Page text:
Red Sox lefty James Paxton has summer circled for his 2022 debut

SEATTLE, WASHINGTON - JULY 07: James Paxton #65 of the Seattle Mariners warms up before the game against the New York Yankees at T-Mobile Park on July 07, 2021 in Seattle, Washington. (Photo by Steph Chambers/Getty Images)
SEATTLE, WASHINGTON - JULY 07: James Paxton #65 of the Seattle Mariners warms up before the game against the New York Yankees at T-Mobile Park on July 07, 2021 in Seattle, Washington. (Photo by Steph Chambers/Getty Images) /

James Paxton eyeing a summer Red Sox debut

James Paxton hasn’t thrown a pitch for the Red Sox since signing with the team this past offseason but he’s hoping that day comes soon. The lefty was brought in despite being on the shelf recovering from Tommy John with the hopes his experience can bolster the starting rotation. Considering that area has been incredibly shaky for Boston, any and every option needs to be looked at.

The southpaw hasn’t pitched in reality since 2020, it’s hard to count 1 1/3 innings in 2021 as anything meaningful. He’s spent the majority of his career in Seattle while having a cup of coffee in the Big Apple. Chaim Bloom was able to ink the lefty an inexpensive deal, one-year/$10M, though they’ll only have to pay him $6M in 2021. It also has two option years for 2023 and 2024 but that’ll all depend on what he can do with the short time he’ll have this year.

Red Sox Nation knows all too well how it is with pitchers returning from Tommy John as a wild amount of our arms have undergone the procedure. Not rushing the process and making sure every checkpoint is hit is what matters the most. As it stands right now, Paxton has late June/early July circled on his calendar. His goal is to be back on the mound before the All-Star break.

"“I’d like to get back as soon as possible,” Paxton said Saturday. “My goal is to be back before the All-Star Break. So we’ll see. I think that there’s a chance I could be back anywhere between late June and early July if everything goes really smoothly. But we’ll have to see how things progress here.”"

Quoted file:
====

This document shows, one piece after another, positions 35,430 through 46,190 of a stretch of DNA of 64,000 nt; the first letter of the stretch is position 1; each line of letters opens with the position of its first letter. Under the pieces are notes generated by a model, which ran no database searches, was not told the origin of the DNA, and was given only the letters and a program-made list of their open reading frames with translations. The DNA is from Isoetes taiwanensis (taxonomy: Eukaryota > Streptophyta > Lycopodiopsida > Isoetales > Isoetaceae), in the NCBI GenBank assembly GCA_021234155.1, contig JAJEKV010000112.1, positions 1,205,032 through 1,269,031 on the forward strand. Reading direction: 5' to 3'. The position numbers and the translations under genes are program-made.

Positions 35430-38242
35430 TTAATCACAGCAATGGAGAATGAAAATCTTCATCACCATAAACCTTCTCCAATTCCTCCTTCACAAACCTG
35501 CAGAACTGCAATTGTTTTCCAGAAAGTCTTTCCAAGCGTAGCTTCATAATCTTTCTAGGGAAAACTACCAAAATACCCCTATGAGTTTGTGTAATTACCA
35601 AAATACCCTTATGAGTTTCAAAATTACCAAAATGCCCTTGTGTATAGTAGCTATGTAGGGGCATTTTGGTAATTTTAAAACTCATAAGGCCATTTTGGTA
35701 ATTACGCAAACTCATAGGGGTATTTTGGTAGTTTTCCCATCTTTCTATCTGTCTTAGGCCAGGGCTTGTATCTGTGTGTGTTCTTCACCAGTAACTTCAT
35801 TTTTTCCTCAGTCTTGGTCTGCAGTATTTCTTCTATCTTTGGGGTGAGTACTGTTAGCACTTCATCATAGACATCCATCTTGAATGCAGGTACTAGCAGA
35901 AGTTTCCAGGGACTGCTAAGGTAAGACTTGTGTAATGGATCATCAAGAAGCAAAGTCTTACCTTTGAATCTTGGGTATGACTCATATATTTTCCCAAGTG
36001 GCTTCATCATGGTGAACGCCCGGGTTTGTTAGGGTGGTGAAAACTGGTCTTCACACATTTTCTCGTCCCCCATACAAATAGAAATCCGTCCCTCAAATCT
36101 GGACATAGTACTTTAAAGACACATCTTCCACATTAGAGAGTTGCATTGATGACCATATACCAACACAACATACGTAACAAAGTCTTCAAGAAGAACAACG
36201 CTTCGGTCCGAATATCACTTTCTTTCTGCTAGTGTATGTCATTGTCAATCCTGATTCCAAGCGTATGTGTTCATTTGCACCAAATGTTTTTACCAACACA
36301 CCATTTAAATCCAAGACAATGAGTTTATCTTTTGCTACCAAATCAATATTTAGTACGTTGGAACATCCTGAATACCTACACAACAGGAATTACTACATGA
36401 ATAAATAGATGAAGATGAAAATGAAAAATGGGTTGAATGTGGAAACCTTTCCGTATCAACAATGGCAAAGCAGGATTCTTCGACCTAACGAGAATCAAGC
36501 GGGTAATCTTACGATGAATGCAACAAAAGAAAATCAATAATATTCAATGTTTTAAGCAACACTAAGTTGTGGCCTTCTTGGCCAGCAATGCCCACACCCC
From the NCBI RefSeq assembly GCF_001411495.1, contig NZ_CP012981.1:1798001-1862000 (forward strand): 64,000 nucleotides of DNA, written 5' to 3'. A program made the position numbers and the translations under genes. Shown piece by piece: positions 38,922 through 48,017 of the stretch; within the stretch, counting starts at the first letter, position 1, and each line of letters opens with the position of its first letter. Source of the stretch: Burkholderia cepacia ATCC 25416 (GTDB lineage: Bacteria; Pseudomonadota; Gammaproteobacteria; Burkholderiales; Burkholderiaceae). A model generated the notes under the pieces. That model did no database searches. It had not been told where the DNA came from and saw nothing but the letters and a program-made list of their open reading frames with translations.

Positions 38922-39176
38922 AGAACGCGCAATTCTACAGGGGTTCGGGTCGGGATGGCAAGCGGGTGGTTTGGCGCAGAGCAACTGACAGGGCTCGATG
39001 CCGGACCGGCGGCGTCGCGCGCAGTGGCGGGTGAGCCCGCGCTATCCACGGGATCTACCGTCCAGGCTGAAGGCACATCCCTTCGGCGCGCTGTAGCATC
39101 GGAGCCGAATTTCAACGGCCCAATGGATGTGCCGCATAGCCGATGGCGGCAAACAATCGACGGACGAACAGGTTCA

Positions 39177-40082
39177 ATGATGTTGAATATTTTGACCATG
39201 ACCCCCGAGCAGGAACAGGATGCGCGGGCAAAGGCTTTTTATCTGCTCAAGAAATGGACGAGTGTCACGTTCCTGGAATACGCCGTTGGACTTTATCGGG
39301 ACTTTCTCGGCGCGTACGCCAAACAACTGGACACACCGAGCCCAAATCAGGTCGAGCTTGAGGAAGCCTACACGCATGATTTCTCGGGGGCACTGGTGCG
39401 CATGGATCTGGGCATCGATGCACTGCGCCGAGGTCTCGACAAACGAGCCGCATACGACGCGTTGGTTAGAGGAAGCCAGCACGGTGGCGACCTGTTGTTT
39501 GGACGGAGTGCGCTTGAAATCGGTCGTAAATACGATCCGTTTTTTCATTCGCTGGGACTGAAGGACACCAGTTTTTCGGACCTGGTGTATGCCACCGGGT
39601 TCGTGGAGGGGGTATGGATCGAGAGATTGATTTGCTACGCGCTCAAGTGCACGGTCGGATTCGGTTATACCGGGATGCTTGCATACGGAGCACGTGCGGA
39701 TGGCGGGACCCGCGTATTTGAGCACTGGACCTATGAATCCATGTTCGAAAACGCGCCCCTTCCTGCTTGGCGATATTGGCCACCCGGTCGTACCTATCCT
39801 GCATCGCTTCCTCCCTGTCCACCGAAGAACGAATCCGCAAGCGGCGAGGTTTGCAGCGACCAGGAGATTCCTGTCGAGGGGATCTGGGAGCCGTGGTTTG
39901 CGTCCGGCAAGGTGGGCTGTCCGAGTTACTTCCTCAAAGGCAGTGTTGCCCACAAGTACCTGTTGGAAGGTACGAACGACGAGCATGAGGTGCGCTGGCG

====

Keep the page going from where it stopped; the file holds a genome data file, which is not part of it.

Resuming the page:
If that timeline does come to fruition then he’ll be hitting the mound right around the same time as Chris Sale, adding more lefties to a very right-hand heavy rotation. For what Boston is paying him, I would expect him to join the starters but Alex Cora could also start him in the bullpen to shake the rust off before stretching him out. I could also see the return of Paxton bumping Rich Hill to the pen to make room in the rotation.

Paxton has a fastball that can make any hitter sweat in the batter’s box as it sits in the mid to upper 90s. If he can still exert that kind of velocity and mix in his other arsenal of pitches, he very well may turn into one hell of an investment for the Red Sox going forward. The southpaw is feeling good and has seen some good signs in his bullpen sessions. The optimism is a good sign and he’s scheduled to begin live BP sometime in May.

"“It’s (about) feeling really good, making really good progress, slowly turning up the dial each time, which is the goal here just to let everything adapt,” Paxton said. “I imagine I’ll throw a 35-pitch bullpen when I get back to Fort Myers; 30 or 35 (pitches). And then continue just to add those pitches until I get to live BPs, which will be I believe sometime in early May.”"

Obviously, we won’t know what Paxton can bring to the table for Boston going forward but having a low cost/high reward style contract alleviates some of that worry. If he doesn’t pan out then the team didn’t sink a lot of cash into the experiment. And if he is able to get back to some of his best form and be a reliable arm for AC then we’ve got those options that can be picked up.

I’m hoping we get to see him perform as he did during his first run in Seattle but at 33 years old I also have my expectations set in reality. That he’s feeling good at this point in his rehab and we haven’t heard any news of setbacks is a good sign. Keeping him on track for a summer debut will give the pitching staff a much-needed boost for what is hopefully a second-half playoff push.

When healthy, Paxton is one hell of a pitcher and can bring this Red Sox pitching staff to a different tier, especially if he has his stuff working. Our starters have been very hit or miss through the first two weeks of the season and can get all the support possible right now. Even if he isn’t ready to start right away, I’ll gladly take another strong lefty in the bullpen. With the AL East as dangerous as it is, the more quality arms the better.

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